Posted by Keith Reed
There were 26 members present.  The only guest was Gerry Keenan from Trees That Feed who is working on the Club’s breadfruit tree project in Haiti and is going to apply for membership in our Club.   John Thomas did the “thought” of the day which was that “today is more important than yesterday or tomorrow, so make the best of it”.  Rich Lalley announced that Rotary lost one of its more important member, Jack Blane, who was President of the Wheeling Rotary at least a couple of times and has played a major role in raising funds for Rotary’s polio project over the years. Rich donated $50 to the Rotary Foundation in Jack’s honor and said that the Gates Foundation will double that amount as part of their match program to the Foundation.  Members can contact Rich directly with their donation or they can respond to the email they received from Kristina Laib from District 6440.
 
ANNOUNCEMENTS:  Gerry Keenan gave a short report on Rotary’s breadfruit project in Haiti.  He just returned from Haiti where he is working to organize a Rotary Global Grant for our Club to participate in a project to plant several thousands of breadfruit trees in Haiti. There are several U.S. Clubs and a couple of Haiti Rotary clubs that are also participating in the project.  A formal proposal will be made by the participating clubs within the next few weeks and the project should be underway in 2019.  Bill Leske announced that we are still in need of auction items for both our May benefit, as well as the Little Ricky’s reception on March 8th.  Heidi Sibert thanked Felicia O’Malley for sponsoring a table at the Kids Against Hunger food packing project March 17th and that she is trying to have a special table for the volunteers from our Club  that day.  Volunteers are needed to pack food on the three shifts of 8:30-10:30, 11:00-1:00, and 2:00-4:00.  Contact Heidi or Tom Nash with the times you can serve.
 
HAPPY BUCKS:  Tom gave in recognition of Patti chairing our meetings in his absence.  Liz Taylor donated due to a cell phone malfunction! Barb Tubekis donated in recognition of all the efforts and results of the U.S.A. athletes in the Olympics, especially the women’s hockey team.  Heather Higgins donated for the many young people who have been speaking up for better security in our school systems and Wes Baumann also contributed for that reason. Heidi donated because the Des Plaines River crested short of the prediction, which minimized the amount of materials she had to take out of her garage.
 
 Dig and Grin:  Bob Baker (because of his occupation) was requested to read a newspaper account of a passenger plane having to land due to malfunctioning toilets even though there were 85 plumbers on board going to a convention.  Bob didn’t seem to think the story was very funny, but his under-the breath comment as he was leaving the speaker’s podium broke up the audience.  Bob felt better at the end of the meeting when his ticket won the week’s $5 raffle prize.   (Members should know that we now have a winner every meeting in order to increase sales of our raffle tickets.)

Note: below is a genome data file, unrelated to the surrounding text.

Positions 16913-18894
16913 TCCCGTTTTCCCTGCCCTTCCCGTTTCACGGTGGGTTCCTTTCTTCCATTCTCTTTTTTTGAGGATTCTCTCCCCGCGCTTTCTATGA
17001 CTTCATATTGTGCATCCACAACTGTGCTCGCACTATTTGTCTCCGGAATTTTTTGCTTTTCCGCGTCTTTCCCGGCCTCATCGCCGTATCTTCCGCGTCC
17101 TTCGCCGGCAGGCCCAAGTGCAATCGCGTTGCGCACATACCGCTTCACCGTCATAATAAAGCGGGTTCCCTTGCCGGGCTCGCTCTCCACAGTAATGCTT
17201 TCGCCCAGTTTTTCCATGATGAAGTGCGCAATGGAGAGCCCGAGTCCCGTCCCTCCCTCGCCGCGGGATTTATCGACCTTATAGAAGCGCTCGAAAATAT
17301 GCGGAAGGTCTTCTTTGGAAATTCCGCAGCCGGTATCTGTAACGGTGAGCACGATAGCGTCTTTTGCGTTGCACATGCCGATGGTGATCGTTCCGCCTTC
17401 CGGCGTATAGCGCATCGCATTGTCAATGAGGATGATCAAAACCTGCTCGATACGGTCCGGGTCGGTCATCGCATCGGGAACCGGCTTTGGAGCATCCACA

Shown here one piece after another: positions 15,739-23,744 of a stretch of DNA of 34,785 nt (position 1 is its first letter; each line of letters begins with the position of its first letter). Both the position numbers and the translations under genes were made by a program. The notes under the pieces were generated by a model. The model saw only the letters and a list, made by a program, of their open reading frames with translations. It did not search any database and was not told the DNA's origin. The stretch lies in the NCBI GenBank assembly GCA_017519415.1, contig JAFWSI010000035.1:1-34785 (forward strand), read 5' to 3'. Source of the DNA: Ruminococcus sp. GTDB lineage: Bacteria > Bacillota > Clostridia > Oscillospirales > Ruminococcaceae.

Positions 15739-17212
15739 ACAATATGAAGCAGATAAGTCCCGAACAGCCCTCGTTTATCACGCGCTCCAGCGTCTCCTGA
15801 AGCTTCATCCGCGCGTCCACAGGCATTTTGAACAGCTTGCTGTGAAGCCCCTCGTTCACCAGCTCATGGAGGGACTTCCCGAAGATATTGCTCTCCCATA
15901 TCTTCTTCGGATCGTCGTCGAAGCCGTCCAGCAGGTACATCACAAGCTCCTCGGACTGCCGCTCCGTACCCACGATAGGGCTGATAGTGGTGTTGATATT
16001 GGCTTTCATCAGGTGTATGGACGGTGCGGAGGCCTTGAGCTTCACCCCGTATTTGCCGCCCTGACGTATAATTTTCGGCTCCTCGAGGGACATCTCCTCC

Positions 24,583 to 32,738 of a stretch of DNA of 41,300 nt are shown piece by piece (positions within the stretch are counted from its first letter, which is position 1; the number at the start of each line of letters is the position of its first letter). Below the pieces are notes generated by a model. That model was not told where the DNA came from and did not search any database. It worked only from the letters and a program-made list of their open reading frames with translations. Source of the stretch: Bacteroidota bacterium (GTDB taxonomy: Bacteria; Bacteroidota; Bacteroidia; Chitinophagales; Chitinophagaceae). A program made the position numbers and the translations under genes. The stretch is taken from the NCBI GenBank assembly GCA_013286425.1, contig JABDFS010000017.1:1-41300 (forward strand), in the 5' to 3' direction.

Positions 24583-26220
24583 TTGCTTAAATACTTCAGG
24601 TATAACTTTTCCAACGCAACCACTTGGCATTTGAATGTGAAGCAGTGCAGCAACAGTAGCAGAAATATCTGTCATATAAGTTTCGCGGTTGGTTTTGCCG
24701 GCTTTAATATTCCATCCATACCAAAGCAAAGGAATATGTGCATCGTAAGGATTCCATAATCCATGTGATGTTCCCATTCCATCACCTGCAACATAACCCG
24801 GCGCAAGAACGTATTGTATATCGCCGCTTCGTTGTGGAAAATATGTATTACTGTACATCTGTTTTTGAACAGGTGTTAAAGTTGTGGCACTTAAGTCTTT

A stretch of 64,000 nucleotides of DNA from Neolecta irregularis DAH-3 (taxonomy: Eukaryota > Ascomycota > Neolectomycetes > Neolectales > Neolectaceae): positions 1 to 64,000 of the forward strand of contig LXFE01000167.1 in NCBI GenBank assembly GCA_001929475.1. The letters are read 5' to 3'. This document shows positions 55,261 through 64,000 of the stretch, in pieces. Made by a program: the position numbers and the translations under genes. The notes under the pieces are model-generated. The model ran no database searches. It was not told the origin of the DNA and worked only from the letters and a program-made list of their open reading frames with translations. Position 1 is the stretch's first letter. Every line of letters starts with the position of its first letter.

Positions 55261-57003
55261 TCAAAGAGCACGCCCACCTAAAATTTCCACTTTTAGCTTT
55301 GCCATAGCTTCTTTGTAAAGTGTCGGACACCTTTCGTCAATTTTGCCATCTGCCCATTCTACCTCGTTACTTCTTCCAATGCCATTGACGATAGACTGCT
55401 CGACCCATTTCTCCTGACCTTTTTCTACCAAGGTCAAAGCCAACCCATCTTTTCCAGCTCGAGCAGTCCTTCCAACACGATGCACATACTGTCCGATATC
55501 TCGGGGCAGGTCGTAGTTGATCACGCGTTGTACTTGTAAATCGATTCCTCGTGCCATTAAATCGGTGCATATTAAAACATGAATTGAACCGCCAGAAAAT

SPEAKER ALISON HENDERSON, FOUNDER OF MOVING IMAGE CONSULTING COMPANY:  Alison explained that her consulting company advises companies on appropriate body language in the work place, as well as on the very timely subject of sexual harassment.  Her company addresses subconscious behavior which contributes to a toxic environment.  She said that overt sexual indecency is obvious, but it is more difficult to detect and correct perpetual, misunderstood and nonverbal behavior.  Although most companies have provided some training on sexual harassment, she said that the personal training sessions are far more effective than showing employees a video tape.  She said with the recent allegations and resignations of those associated with this type of activity, that she has observed a change in the workplace with men not commenting as much on non-work things such as how a woman wears her hair or clothes.  Alison has published materials on “Reducing the Drama in Business Relationships” and “Listen With Your Eyes”.  In deciding what is inappropriate behavior in the office, the employer has to consider the workplace culture and environment and then make sure there is harassment training that fits the workplace.  The employer has to be aware of vendors or those people providing services on the premises—often times these people are not as well trained on this subject as the employer’s own employees who have received training.  Employees have to be aware that they should not invade another person’s space—e.g. standing too close to a person in a conversation; stepping towards a colleague who has stepped back to protect space; or looking over another employee’s shoulders in viewing computer or other work product. Managers should stay on the same level as an employee when meeting in the manager’s office; they should not appear tense when an employee comes in the office for a meeting; they should not roll their hand over on top of their hand shake and should not shake with both hands unless they know the other person well; and men need to be careful about avoiding work contact with women simply because they are unsure what constitutes sexual harassment. Employers have to realize the importance of avoiding discrimination charges since the average complaint filed with the EEOC costs the employer $75,000 to $125,000 if a violation is found. For those with questions or comments, Alison invited them to contact her at:  alison@movingimageconsulting.com
 
 
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